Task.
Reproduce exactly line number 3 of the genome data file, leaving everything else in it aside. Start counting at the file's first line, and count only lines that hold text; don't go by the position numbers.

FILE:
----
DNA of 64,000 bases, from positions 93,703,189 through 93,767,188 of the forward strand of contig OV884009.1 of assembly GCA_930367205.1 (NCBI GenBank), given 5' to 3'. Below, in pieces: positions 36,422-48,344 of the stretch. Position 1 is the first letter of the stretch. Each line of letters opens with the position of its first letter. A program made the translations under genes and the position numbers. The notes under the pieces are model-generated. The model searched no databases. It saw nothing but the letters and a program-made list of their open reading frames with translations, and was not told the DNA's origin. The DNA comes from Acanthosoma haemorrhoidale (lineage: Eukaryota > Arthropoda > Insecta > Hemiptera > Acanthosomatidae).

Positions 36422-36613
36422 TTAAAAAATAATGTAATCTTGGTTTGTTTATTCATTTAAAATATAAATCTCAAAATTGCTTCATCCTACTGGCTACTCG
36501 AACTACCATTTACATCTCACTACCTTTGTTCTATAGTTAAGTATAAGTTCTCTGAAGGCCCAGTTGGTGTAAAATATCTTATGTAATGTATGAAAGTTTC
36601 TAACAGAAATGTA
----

36422 TTAAAAAATAATGTAATCTTGGTTTGTTTATTCATTTAAAATATAAATCTCAAAATTGCTTCATCCTACTGGCTACTCG